Freedom to pledge allegiance … or not

Social media sites blew up recently with news out of Leon County regarding, because we have a shortage of things to disagree about, the Pledge of Allegiance.

It seems the uncle of a Leon County elementary school student was presented with a form that gives custodial adults the option of having their youngsters literally sit out each morning’s traditional recitation of the Pledge.



Outraged, the uncle wrote in red ink his response across the form — “This is the dumbest thing I have ever read and I am so ashamed of this” — and, of course, posted it on his Facebook page, whereupon it went classically viral.

Traditional media as far away as Detroit and St. Louis took notice, producing coverage about outraged parents and blame-shifting bureaucrats. A district spokesman said the district was following the Legislature’s newly minted direction; the state Department of Education retorted Leon’s interpretation went too far.

The whole thing was like a summer storm: furious and eye-catching, but over fast. Only days later, Leon’s media-challenged Superintendent Jackie Pons — he says he was unaware of the published waiver until a parent called him on the way to work days later — ordered a halt to the form’s distribution and had the online code of conduct revised.

If parents or uncles or otherwise guardians wanted to exercise their rights under the statute, Pons reasoned, they could write their own darn note.

And, that was pretty much that, except for the lingering suspicion expressed in an email interview with the Tallahassee Democrat by Micah Brienen — the alarmed uncle — that the statute passed by Florida’s overwhelmingly Republican, certifiably conservative Legislature, and signed by its hard-right governor, was somehow “just another example of progressive politics destroying our school system.”

The next thing you know, Brienen said, they’ll be taking Old Glory out of the classroom and stripping her off the pole in the courtyard.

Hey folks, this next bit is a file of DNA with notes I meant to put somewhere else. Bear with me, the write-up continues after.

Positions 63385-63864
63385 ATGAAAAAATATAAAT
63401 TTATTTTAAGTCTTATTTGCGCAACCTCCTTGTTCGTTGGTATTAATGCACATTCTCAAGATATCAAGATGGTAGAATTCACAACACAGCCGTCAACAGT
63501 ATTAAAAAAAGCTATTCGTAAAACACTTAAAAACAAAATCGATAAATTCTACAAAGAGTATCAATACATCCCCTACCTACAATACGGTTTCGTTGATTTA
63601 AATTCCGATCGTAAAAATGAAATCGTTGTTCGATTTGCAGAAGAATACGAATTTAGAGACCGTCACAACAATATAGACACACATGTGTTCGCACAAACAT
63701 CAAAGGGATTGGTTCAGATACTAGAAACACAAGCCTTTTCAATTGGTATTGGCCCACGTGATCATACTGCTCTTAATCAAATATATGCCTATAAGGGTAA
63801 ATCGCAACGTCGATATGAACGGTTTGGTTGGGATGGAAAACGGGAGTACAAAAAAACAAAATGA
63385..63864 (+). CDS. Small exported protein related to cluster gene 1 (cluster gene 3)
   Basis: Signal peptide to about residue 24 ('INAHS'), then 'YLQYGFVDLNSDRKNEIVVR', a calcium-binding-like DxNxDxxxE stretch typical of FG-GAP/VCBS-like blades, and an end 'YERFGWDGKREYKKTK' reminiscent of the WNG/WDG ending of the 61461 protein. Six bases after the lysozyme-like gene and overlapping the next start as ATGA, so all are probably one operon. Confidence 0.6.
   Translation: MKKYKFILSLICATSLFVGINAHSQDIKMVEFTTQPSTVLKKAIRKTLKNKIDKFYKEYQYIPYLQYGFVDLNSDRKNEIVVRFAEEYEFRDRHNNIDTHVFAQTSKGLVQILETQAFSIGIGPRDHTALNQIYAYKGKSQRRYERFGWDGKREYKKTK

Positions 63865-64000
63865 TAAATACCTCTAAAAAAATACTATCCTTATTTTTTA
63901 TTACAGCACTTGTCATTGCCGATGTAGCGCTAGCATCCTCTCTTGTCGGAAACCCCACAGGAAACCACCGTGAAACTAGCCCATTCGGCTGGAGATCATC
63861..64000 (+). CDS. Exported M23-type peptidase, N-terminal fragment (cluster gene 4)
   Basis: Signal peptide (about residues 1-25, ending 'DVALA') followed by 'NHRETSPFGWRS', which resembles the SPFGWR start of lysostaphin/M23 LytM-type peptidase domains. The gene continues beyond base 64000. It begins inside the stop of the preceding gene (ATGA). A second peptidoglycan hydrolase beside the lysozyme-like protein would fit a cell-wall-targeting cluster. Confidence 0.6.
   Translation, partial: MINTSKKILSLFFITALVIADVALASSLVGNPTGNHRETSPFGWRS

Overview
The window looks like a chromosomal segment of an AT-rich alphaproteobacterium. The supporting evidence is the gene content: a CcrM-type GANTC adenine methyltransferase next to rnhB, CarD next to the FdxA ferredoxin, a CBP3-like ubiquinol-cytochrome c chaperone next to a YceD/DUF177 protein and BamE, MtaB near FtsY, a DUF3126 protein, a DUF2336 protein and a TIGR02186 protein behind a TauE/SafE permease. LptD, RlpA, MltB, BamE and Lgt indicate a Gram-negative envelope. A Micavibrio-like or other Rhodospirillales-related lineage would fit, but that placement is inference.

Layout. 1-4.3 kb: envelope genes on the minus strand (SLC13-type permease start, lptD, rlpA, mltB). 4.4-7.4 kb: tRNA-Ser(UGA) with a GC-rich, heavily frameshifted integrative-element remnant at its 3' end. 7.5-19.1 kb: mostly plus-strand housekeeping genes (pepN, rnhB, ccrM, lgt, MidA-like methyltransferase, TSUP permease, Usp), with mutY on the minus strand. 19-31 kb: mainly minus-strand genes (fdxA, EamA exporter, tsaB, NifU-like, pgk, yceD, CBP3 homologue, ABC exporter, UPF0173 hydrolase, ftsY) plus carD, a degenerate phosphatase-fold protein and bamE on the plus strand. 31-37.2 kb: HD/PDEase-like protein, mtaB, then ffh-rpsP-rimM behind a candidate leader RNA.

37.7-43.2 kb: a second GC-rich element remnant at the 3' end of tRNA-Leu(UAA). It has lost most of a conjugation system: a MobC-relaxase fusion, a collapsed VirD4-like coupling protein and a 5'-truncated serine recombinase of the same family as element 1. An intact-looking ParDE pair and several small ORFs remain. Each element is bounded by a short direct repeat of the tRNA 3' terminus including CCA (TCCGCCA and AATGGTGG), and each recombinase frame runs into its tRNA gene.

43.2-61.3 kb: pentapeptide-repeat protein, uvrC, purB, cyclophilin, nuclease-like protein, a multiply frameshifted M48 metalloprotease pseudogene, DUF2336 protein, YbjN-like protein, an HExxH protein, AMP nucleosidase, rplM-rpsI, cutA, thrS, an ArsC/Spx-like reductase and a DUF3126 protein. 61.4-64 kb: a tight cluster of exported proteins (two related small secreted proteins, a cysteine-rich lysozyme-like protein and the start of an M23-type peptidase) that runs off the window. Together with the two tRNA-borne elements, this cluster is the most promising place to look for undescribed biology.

What the Legislature did last spring was nothing more than codify what plenty of school districts — Pasco and Hillsborough included — already had in their policy books where for years, students who have objections to reciting the Pledge have been able to decline without it going on their permanent records.

That, and lawmakers added a codicil: If a student wants to demur, he/she must provide a written-opt out. If anything, it seems legislators toughened the provisions.

And, Pasco County Schools Superintendent Kurt Browning, above all a reasonable fellow, is not sure he gets all the fuss. “It’s not a big deal for us,” he says. Pasco’s longstanding policy notwithstanding, there have been few reported episodes of students sitting out the Pledge.

The addition of a written excuse “might mean a little more work for school board staff,” Browning says, “but I haven’t heard any news” about students exercising their stand-down option.

So, is the fuss all tempests and teapots? For Browning, rising and reciting the Pledge at the start of each school morning represents a cherished ritual, one of those things that help set the tone for learning in the land of liberty.

“We stand, we pledge the flag,” he says. “It’s who we are as Americans.”

That said, Browning makes abundantly clear his administration’s determination to defend students who find the pledge offensive, whatever their reasons.

And, that brings us back around to the idea that letting students off the hook is somehow introducing the Kremlin to our public schools. Wrong.

Giving students the option to pledge, far from being the work of subversives, is, in fact, a blow for liberty. Yes, we live in a splendid country, the best in history and still the most alluring on the planet. It passes the fence test — put a fence around a country; open the gate and see which way people go — every time.

But, the reason for the United States’ exceptional status has nothing to do with its grand vistas, abundant natural resources and favorable location on the map, and everything to do with the fact that it was, as the great man said, “conceived in liberty.”

And, if liberty means anything, it means this: Under certain circumstances, you cannot be forced to say things contrary to your faith or philosophy or even your mood, if it comes to that. Finding yourself in a taxpayer-sponsored classroom on the orders of the government — up to a certain age, school attendance is compulsory — qualifies as one of those exemptible circumstances.

In truth, obliging anyone, anywhere, anytime, to pledge to the Pledge is a persistent source of tension. The very notion of liberty sternly implies an opt-out clause.

Of course, it’s counterintuitive. Celebrate self-determination and in the next breath reject a vow of loyalty to the country that stands ever-poised to defend liberty with blood and treasure? Yes, this strikes me as freeloading on freedom, too, but we have to take the noble with its consequences.

Therefore, fans of freedom should not recoil, horror struck, when private citizens, even students, reject the taking of a loyalty oath. Allegiance coerced is allegiance unworthy.

And, a pledge recited against one’s will isn’t worth the breath expelled to utter it.

Tom Jackson, a resident of New Tampa, is interested in your ideas. To reach him, email .

Published August 31, 2016

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